In the released state the two jaws are urged apart by spring 66, the movement being limited by a limit stop pin 67. At the same time a further spring 68, acting between the tension arm 59 and the jaw 50, biasses the two bobbins 55, 56 towards each other so as to form the required aperture between the interlocking parts of the two loops. Movement of the plunger 62 under the action of spring 63 is arrested by a stop means in the form of a clip 69 coming to rest against the base of the tube 64.


1. A hand tool for stripping a plastic coating from a glass optical fiber, said tool including a pair of pivoted jaw members movable toward and away from each other, each jaw having a bifurcated end so as to form a pair of generally parallel fingers separated by a space extending therefrom, the fingers of one jaw extending toward the fingers of the other jaw, the fingers on each jaw supporting some portion of filamentary fiber to form a loop such that a length thereof extends across the space separating the fingers, said length of said loops being such that they overlap each other and form an aperture for receiving an optical fiber and can be tensioned to grip the fiber when the jaws are moved relative to each other.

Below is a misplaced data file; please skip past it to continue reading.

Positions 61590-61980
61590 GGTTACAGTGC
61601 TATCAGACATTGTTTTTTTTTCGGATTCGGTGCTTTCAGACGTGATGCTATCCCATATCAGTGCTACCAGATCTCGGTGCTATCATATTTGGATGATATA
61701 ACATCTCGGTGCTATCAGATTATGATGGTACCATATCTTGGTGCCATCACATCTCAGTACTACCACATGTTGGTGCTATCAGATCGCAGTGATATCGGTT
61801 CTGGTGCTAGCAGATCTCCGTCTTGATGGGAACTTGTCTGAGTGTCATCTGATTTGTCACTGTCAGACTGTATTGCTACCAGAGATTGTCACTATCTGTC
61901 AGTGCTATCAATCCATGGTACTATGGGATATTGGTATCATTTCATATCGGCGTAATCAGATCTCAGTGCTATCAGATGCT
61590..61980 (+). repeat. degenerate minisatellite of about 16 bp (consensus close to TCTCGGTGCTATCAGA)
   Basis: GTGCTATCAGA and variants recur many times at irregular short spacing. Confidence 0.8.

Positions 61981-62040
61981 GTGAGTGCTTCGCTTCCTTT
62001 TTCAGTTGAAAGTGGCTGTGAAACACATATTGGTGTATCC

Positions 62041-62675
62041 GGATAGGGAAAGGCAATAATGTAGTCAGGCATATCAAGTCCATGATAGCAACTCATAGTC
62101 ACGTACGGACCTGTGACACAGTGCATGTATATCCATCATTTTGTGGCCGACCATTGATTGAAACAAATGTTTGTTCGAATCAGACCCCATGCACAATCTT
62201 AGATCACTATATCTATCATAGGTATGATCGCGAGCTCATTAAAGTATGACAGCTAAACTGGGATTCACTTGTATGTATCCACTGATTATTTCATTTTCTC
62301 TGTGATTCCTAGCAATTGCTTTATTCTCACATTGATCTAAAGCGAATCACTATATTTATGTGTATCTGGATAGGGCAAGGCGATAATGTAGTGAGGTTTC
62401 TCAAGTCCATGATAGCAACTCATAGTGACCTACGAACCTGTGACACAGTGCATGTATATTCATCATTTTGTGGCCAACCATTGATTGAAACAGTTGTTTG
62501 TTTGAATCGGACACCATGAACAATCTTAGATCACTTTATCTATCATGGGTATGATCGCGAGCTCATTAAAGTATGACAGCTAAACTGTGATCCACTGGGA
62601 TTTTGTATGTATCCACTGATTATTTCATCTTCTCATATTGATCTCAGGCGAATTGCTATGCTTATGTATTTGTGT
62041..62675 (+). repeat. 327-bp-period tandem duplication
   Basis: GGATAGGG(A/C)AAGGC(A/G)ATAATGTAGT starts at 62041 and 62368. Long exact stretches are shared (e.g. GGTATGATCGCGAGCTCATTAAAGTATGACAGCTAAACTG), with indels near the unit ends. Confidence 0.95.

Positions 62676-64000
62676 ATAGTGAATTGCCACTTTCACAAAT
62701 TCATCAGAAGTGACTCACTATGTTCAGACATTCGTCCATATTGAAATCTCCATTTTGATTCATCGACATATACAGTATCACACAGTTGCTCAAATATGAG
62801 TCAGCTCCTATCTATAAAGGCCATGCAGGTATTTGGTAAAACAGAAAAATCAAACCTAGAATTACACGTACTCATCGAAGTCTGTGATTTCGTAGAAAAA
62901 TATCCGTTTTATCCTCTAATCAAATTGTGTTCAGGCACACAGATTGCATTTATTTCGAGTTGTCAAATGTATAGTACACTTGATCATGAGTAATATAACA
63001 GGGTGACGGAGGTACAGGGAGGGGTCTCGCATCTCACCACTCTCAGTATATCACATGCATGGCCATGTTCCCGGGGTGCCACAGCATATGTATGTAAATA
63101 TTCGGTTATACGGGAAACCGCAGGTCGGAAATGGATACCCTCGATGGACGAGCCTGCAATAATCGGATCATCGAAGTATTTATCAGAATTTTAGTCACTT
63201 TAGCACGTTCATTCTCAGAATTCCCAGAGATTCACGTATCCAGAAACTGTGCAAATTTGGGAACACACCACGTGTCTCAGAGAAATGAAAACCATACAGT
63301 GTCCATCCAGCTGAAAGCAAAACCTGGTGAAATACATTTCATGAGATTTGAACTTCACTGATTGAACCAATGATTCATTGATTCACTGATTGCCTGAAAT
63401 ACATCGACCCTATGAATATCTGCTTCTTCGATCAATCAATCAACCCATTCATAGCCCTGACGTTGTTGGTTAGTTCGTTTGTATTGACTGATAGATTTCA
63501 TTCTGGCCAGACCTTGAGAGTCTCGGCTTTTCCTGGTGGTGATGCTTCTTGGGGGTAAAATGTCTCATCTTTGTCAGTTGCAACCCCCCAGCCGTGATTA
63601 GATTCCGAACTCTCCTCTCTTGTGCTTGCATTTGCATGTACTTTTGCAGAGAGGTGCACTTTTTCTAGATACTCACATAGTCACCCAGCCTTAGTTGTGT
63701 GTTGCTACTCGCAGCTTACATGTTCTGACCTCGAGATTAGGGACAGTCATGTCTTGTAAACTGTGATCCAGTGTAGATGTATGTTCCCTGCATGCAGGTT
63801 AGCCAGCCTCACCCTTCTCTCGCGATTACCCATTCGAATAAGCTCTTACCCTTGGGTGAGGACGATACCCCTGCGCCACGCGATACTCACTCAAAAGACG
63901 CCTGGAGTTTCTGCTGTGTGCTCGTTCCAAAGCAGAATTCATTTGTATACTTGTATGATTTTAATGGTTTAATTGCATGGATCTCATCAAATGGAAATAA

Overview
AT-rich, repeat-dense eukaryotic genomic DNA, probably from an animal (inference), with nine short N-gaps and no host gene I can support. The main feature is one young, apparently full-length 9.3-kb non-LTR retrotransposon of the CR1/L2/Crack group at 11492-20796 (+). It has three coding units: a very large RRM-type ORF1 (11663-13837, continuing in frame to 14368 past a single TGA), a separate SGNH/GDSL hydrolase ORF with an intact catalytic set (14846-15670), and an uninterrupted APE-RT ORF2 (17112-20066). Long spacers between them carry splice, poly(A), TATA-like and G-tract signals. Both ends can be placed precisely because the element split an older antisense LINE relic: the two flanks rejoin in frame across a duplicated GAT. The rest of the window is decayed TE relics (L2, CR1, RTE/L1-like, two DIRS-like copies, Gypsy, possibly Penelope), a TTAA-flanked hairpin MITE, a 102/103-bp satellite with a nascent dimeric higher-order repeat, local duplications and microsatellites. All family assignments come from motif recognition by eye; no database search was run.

2. A hand tool as claimed in claim 1 wherein each loop is made of a single filament.

3. A hand tool as claimed in claim 1 wherein each loop is made of multifilamentary material.

4. A hand tool in accordance with claim 1 wherein the loops are interlocked with each other.

5. A hand tool in accordance with claim 1 wherein the loops are completely separable.

6. A hand tool in accordance with claim 1 wherein each said jaw is formed on a handle and wherein the handles are pivoted so that squeezing the handles together causes the jaws to move toward each other.